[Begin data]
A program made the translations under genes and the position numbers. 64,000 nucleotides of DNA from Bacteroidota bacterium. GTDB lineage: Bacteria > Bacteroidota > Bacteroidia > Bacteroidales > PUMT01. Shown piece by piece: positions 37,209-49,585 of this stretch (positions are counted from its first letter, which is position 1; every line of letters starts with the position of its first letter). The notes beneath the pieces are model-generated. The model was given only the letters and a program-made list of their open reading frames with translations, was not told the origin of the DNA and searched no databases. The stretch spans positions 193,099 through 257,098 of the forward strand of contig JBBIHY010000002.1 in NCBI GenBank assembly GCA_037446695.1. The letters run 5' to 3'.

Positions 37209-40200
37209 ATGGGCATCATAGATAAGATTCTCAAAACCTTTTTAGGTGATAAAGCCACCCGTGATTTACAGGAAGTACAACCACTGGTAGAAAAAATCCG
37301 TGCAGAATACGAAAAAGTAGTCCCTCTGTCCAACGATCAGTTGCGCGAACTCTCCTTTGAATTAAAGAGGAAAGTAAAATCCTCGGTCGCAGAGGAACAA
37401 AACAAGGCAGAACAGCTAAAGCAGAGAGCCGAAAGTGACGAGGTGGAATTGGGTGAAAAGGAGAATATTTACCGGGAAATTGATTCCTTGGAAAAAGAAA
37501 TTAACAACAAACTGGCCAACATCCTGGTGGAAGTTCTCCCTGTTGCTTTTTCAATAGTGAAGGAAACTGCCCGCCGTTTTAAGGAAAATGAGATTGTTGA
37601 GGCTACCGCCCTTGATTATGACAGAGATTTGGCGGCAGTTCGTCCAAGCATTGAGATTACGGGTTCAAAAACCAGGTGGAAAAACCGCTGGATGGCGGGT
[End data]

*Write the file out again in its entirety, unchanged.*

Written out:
A program made the translations under genes and the position numbers. 64,000 nucleotides of DNA from Bacteroidota bacterium. GTDB lineage: Bacteria > Bacteroidota > Bacteroidia > Bacteroidales > PUMT01. Shown piece by piece: positions 37,209-49,585 of this stretch (positions are counted from its first letter, which is position 1; every line of letters starts with the position of its first letter). The notes beneath the pieces are model-generated. The model was given only the letters and a program-made list of their open reading frames with translations, was not told the origin of the DNA and searched no databases. The stretch spans positions 193,099 through 257,098 of the forward strand of contig JBBIHY010000002.1 in NCBI GenBank assembly GCA_037446695.1. The letters run 5' to 3'.

Positions 37209-40200
37209 ATGGGCATCATAGATAAGATTCTCAAAACCTTTTTAGGTGATAAAGCCACCCGTGATTTACAGGAAGTACAACCACTGGTAGAAAAAATCCG
37301 TGCAGAATACGAAAAAGTAGTCCCTCTGTCCAACGATCAGTTGCGCGAACTCTCCTTTGAATTAAAGAGGAAAGTAAAATCCTCGGTCGCAGAGGAACAA
37401 AACAAGGCAGAACAGCTAAAGCAGAGAGCCGAAAGTGACGAGGTGGAATTGGGTGAAAAGGAGAATATTTACCGGGAAATTGATTCCTTGGAAAAAGAAA
37501 TTAACAACAAACTGGCCAACATCCTGGTGGAAGTTCTCCCTGTTGCTTTTTCAATAGTGAAGGAAACTGCCCGCCGTTTTAAGGAAAATGAGATTGTTGA
37601 GGCTACCGCCCTTGATTATGACAGAGATTTGGCGGCAGTTCGTCCAAGCATTGAGATTACGGGTTCAAAAACCAGGTGGAAAAACCGCTGGATGGCGGGT